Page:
PORTO VECCHIO, Corsica — Soccer’s World Cup. Football’s Vince Lombardi Trophy. Hockey’s Stanley Cup.
And, of course, the yellow jersey. No list of the most famous trophies in sports can be complete if it doesn’t include that gaudy shirt from the Tour de France — and British speedster Mark Cavendish aims to get his hands on the first one this year.
Over the next three weeks, 21 of them will be distributed at the 100th Tour. None will be more important than the last one — worn by the overall winner on the Champs-Elysees in Paris on July 21: Many pundits believe that will be either Britain’s Chris Froome or two-time Tour champion Alberto Contador of Spain.
But it would be a mistake to reduce the Tour to a two-horse race. Multiple heartbreaks, crashes and other dramas await over the meandering 2,110-mile trek along wind-swept sea sides, through flat plains and Alpine and Pyrenean mountain punishment, and even to a medieval island citadel in the English Channel.
The first story could be written by Cavendish: the “Manx Missile” is a favorite to win the mostly flat Stage 1 (132 miles) from Porto Vecchio to Bastia in the race debut on the French Mediterranean island of Corsica on Saturday.
The Briton, whose muscle, timing and accelerations make him the finest sprinter of his generation, has already won other coveted prizes in his sport. In 2011, he won both the green jersey given to the best Tour sprinter and the rainbow-striped jersey awarded to cycling’s road-race world champion.
The yellow jersey, however, has eluded his grasp.
“It’s not just one of the most iconic symbols in cycling, it’s one of the most iconic symbols in the world of sport,” Cavendish said. “To be able to wear that for at least a day in your life, it’s a thing to make any rider’s career. It’s a thing you dream about when you’re a child. It would be a beautiful thing.”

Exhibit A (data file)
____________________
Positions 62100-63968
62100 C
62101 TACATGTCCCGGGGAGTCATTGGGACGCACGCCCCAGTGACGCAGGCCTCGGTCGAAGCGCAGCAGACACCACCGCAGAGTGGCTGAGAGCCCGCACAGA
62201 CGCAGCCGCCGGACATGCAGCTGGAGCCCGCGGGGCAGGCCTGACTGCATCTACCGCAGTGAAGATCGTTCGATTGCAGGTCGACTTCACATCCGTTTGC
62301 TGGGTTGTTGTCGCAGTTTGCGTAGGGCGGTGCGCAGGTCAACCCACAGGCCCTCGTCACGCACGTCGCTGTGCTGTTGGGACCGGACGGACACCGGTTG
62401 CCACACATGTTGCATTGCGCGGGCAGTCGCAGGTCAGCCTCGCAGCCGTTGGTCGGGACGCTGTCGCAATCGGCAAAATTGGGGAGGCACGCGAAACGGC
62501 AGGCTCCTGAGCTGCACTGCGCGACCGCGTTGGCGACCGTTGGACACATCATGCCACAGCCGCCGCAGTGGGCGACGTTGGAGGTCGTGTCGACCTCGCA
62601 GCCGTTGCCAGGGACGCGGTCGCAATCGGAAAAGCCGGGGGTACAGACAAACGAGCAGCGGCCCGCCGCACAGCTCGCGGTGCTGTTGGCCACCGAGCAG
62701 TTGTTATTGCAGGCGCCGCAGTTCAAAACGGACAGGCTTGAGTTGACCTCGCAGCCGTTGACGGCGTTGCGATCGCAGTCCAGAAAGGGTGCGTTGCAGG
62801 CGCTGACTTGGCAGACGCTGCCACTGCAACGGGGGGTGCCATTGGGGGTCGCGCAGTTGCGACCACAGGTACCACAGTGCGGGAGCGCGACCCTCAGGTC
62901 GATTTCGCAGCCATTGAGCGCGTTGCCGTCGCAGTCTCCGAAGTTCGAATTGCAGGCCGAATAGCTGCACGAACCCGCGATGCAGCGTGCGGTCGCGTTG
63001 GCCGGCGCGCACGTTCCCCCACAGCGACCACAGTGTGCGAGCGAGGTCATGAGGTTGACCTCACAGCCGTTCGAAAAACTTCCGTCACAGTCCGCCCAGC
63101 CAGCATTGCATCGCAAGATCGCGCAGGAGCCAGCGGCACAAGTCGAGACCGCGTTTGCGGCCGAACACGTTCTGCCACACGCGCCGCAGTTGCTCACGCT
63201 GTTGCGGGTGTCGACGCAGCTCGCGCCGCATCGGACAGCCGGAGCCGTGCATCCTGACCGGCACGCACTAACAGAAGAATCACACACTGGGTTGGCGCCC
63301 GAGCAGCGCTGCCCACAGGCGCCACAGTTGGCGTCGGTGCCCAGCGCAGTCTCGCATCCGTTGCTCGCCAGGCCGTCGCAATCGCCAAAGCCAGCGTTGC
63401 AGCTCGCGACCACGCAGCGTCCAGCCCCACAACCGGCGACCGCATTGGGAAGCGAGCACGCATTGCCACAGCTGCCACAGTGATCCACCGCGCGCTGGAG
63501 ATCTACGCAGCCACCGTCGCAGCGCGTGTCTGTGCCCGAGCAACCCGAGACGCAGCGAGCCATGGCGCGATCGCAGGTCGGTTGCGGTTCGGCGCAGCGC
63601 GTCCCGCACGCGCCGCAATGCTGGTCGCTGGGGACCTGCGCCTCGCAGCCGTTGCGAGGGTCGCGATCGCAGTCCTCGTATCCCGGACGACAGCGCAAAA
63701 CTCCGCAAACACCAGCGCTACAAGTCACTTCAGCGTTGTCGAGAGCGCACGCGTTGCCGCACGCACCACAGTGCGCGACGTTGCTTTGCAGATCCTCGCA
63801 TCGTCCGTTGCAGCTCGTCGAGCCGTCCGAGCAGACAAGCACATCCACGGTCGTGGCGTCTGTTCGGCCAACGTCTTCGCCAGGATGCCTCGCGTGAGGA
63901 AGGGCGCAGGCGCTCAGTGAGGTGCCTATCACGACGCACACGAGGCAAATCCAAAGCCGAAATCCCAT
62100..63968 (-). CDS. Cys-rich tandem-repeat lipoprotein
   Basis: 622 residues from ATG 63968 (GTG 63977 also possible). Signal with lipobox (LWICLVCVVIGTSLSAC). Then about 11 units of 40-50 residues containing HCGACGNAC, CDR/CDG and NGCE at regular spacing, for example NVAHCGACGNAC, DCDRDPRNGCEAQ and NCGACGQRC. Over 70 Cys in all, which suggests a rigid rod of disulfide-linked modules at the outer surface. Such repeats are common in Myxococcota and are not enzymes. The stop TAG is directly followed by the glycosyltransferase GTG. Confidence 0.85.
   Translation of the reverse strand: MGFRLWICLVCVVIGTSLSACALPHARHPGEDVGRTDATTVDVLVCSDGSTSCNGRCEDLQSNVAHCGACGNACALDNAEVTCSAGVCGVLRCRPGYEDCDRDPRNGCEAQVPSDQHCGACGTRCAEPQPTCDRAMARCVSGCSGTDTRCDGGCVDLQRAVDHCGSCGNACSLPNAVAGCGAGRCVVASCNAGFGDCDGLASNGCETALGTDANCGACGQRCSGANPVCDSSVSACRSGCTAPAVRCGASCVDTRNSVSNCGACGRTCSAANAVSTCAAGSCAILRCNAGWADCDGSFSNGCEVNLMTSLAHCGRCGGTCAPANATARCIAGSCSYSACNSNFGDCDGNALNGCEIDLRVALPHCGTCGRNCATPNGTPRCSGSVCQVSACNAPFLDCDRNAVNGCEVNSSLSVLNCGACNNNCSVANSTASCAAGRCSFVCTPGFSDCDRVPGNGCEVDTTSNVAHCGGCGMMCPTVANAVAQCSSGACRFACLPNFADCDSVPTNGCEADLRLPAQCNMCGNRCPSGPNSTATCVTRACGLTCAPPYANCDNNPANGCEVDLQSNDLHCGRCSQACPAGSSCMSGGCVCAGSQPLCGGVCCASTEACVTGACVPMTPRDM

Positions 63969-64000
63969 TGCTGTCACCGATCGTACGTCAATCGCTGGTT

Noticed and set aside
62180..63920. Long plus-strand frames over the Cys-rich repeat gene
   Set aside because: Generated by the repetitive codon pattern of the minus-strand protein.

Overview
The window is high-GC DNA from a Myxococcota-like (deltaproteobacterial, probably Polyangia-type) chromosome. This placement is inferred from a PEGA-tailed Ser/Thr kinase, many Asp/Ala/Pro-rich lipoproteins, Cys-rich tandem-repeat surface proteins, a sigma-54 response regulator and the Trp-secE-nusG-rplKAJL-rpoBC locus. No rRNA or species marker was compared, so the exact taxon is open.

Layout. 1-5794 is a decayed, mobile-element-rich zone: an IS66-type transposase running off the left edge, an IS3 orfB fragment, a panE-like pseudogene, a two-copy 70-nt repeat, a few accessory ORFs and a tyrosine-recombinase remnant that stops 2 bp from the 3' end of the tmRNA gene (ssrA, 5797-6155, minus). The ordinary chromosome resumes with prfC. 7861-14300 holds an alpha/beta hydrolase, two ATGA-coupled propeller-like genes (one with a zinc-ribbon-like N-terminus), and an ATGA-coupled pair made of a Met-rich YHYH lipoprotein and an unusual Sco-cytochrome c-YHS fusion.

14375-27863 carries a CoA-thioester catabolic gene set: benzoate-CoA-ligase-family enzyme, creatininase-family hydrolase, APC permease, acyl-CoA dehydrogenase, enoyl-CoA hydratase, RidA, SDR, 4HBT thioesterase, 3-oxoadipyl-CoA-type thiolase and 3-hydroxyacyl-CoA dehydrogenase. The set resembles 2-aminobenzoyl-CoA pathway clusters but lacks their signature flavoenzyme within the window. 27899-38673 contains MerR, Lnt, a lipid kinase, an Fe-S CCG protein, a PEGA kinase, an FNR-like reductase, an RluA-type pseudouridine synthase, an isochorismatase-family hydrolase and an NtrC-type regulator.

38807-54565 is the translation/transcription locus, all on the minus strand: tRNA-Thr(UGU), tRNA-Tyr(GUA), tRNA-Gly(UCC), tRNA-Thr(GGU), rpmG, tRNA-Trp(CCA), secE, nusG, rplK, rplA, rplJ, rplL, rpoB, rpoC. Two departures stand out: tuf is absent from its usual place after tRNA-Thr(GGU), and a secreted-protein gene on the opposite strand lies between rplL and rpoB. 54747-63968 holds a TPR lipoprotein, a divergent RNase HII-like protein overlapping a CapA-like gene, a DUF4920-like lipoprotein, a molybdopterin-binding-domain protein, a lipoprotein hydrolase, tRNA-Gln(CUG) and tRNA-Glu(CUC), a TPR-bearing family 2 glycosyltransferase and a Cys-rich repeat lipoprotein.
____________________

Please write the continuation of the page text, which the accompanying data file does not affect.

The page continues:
Cycling could use some beautiful things. This is the first Tour since Lance Armstrong was stripped of his record seven victories for doping, which he finally acknowledged on U.S. television after years of denials that were exposed as lies by the U.S. Anti-Doping Agency.
Despite millions spent on fighting drug use in the peloton, blasts from cycling’s checkered past keep on coming: Ahead of this race, French media reported that a Senate investigation into the effectiveness of doping controls pieced together evidence that a urine sample provided by long-beloved French rider Laurent Jalabert contained EPO, cycling’s designer drug, at the Tour of 1998.
Tour organizers will be hoping the racing drama of the next three weeks will push such miseries to the background.
In the traditional pre-race presentation, the 22 teams took a stage one after the other Thursday in Porto Vecchio, with its idyllic mountain backdrop on France’s “isle of beauty.” Hundreds of fans clapped politely, as white yachts stuck up like teeth from the shimmering blue Mediterranean.
Contador predicts an action-packed race in this comeback year for him. The 30-year-old Spaniard was stripped of his 2010 Tour title and missed out last year over a doping ban. He could be the biggest danger for Froome. Both riders excel in mountain climbs that feature heavily this year. But Contador said there would be more to this Tour than simply their rivalry.
“This year won’t just be the story of two riders; we’ll have more actors in this film,” he said.